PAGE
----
We presently manage almost 50 hardware and software supplier relationships. Our greatest value adds are quite possibly technical know-how and engineering skills, because those skills allow us to talk to all participating companies at the technical detail level.

Getting systems to be on the "same page" is often the number one challenge with a B2B supply chain project, but it can always be done!

The tools:


TAGS - There are many form factors and frequencies of tags. Some are active (battery powered) and others are passive (battery-less: energized by the ambient RF). Each has pluses and minuses. Then there are different communication and data structure standards. Determining the best tag is a critical step for any RFID project.

READERS - RFID readers can be mobile handheld computers or stationary. Some readers will only read proprietary tags, while others can read many different manufacturers' tags.

SOFTWARE - The software in an RFID system typically takes the data from the reader and feeds it to a database. However, there can be much more intelligence built-in, such as using tag and/or sensor feedback to control a conveyor belt.


Wireless Networking

ACCESS POINTS - An Access Point (AP) is the bridge between the wired world and the wireless world. There are many considerations, from frequencies to security to throughput, that will determine the best manufacturer and technology.

CONTROLLERS - These devices can manage a wireless network, either locally or remotely. Although controllers are not always required, oftentimes they can make a huge difference in supporting and securing a wireless network.

CLIENT DEVICES - Wireless clients include laptops, handheld scanners, wireless printers, vehicle mounted terminals, and others. It is the mobility acheived that justifies "unwiring" such devices.


Software Products

CUSTOM SOFTWARE - Many data collection projects require unique software. Terminal emulation is still very popular, but there are now many other ways to design applications. A lot depends on the type of device that will be generating and/or displaying the data.

WMS / ERP - These software products can be customized for each company to provide the feedback to make intelligent business decisions. They also offer a way to look into the past and help with projecting the future.

BARCODE LABEL DESIGN - The software used to print barcodes can be as simple as manually inputting a number to as complex as printing barcodes based preset "rules". Almost all of these packages interface with databases, and some even populate the databases.

- How do you get the information from a data collection system into another system, in a way that they both understand? That is what middleware is for.

DATABASE - Virtually every data collection scenario will require a database of some kind. It can be a simple spreadsheet, to a huge global storehouse of information. The database design is critical to any project's success.



Barcode Printing and Scanning

PRINTERS - Printing barcodes can be a fully automated process or manually initiated. Some printers are made to run 24/7, while others are made for low volumes. Some are designed for extreme environments, while others are for desktop use.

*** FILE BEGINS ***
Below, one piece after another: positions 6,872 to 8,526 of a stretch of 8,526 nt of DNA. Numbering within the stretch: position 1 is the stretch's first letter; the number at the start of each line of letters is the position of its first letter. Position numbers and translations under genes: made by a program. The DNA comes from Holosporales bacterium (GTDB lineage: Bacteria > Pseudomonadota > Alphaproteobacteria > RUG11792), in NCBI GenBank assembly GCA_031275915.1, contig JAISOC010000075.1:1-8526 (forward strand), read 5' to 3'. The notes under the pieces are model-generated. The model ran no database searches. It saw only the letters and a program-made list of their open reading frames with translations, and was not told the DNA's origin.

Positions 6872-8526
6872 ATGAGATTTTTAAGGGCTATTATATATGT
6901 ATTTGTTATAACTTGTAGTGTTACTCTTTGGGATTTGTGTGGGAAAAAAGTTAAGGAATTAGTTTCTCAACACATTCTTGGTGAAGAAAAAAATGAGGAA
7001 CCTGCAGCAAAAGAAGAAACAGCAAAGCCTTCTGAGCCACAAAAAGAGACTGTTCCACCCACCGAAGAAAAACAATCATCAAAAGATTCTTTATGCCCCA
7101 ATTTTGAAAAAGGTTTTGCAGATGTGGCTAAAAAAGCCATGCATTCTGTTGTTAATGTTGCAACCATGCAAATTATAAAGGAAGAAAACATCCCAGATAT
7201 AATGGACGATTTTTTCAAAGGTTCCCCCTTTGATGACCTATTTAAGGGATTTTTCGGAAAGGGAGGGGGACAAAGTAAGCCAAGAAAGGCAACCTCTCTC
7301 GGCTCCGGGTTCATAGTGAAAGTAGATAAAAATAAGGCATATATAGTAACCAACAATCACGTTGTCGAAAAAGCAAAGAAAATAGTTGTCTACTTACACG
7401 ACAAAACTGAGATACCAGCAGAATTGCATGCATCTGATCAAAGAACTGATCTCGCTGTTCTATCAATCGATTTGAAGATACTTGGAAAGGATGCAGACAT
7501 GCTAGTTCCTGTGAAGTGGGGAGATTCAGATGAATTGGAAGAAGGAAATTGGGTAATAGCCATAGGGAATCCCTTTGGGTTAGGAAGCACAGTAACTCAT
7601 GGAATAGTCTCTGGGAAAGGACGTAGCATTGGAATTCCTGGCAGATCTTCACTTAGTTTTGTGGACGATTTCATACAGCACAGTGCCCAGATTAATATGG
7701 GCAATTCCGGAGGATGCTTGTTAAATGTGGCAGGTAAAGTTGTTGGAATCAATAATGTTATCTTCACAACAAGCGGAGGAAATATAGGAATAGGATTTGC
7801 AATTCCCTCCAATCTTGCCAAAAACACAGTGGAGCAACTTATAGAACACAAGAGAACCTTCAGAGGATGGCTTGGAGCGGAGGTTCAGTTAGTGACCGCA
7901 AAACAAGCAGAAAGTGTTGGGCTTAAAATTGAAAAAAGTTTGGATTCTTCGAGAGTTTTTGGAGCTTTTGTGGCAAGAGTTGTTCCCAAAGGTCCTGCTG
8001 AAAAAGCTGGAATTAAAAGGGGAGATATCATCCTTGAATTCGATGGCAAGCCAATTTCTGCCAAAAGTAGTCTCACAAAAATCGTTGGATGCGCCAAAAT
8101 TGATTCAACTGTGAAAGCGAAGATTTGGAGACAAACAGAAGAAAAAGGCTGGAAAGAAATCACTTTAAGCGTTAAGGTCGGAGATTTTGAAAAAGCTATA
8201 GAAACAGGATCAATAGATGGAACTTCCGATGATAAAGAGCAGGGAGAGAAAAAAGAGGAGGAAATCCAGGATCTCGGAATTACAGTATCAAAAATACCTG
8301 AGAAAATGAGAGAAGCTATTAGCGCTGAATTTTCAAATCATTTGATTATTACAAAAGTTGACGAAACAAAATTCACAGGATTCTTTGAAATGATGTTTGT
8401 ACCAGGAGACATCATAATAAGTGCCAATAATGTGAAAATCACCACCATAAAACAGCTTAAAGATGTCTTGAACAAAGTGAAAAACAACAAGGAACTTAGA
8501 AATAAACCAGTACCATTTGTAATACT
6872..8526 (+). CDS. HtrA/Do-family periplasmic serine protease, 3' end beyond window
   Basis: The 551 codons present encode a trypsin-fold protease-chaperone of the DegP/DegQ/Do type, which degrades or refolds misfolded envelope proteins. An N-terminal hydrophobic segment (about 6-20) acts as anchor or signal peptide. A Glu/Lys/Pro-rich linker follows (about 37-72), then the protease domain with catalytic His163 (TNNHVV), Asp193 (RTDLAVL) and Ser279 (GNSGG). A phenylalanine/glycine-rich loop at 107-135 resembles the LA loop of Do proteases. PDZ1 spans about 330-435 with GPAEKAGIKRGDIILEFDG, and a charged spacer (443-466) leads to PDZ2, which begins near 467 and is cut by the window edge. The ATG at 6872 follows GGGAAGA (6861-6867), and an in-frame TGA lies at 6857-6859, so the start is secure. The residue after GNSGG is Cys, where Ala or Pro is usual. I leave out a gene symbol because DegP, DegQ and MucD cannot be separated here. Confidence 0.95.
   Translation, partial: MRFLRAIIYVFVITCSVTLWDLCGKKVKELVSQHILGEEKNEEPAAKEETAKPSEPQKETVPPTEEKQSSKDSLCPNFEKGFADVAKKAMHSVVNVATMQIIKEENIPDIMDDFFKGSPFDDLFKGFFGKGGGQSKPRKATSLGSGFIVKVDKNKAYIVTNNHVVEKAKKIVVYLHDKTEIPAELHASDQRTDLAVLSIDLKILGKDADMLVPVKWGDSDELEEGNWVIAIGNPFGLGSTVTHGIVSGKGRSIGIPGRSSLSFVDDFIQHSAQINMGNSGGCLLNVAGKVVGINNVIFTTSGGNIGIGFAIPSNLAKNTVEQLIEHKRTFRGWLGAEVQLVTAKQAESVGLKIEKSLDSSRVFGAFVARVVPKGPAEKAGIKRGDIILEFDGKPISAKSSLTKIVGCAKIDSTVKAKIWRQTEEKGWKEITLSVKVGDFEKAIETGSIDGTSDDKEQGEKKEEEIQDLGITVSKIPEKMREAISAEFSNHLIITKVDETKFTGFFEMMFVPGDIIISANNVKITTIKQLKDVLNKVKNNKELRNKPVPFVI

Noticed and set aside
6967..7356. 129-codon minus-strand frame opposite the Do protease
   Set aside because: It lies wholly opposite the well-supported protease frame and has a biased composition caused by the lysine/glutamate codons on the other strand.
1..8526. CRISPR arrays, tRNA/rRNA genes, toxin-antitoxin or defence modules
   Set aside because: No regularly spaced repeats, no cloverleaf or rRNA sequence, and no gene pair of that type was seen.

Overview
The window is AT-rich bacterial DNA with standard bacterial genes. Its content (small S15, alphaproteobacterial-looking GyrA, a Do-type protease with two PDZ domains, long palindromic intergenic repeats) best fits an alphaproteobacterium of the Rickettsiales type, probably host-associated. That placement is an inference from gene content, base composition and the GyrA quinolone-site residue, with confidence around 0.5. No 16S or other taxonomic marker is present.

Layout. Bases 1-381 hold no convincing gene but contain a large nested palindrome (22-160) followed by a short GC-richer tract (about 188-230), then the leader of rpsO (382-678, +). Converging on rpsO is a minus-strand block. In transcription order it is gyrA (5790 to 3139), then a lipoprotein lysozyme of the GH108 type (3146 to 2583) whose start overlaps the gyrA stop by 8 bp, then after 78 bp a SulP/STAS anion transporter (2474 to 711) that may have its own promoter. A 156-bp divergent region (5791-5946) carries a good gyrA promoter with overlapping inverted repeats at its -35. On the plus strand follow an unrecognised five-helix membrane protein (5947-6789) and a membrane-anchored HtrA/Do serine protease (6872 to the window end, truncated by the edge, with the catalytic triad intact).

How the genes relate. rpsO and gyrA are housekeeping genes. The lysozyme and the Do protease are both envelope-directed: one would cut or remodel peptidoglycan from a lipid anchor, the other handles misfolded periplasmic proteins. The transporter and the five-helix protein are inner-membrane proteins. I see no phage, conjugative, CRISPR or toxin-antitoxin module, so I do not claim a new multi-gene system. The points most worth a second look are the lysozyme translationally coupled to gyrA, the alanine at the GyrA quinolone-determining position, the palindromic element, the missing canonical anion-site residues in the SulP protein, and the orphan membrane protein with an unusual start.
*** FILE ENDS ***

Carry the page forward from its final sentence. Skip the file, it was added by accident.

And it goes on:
- This includes labels, as well as printheads and roller platens. Many companies purchase preprinted barcode labels, while others print them in-house.

SOFTWARE - For good quality barcodes it is important they be printed to exacting specifications. The barcode label design packages make this possible. Installing a barcode font and printing from a non-barcoding application, although possible, does not usually result in readable barcodes.

RF SCANNERS - Getting the real-time data input and instant feedback is the purpose behind using RF with data collection.

TETHERED SCANNERS - We put batch scanners in this category, because even though you can scan the barcodes while mobile, you must ultimately connect it to a terminal to retrieve the information. Most tethered scanners are wired directly to a terminal, for populating a field rather than keypunching the data.

STATIONARY SCANNERS - Stationary scanners are used when the barcodes are always in a known orientation. They may pass through the scanner's "window" automatically, such as on a conveyor, or the barcode can be manually moved through the "window", such as at a library.

Voice Over IP (VoIP)

PHONES - Dedicated VoIP phones utilize an existing wired or wireless network. Most can be operating only within the confines of the business, and only as a phone, although many of them can operate in "walkie-talkie" mode. Other devices can provide data collection functionality and operate as a VoIP phone as well.

SOFTWARE - The latest VoIP advancements have been in the area of software, where a software client, in conjunction with an Internet connection, provides communications over the existing infrastructure. VoIP to VoIP conversations that utilize the Internet or a common network do not require a telecommunications company.

PBX INTERFACES - PBX's are being replaced by VoIP infrastructures, but how does such a phone call a landline or cell phone? This requires a tie-in to the existing phone system, where the VoIP information is converted and sent out a normal phone line.





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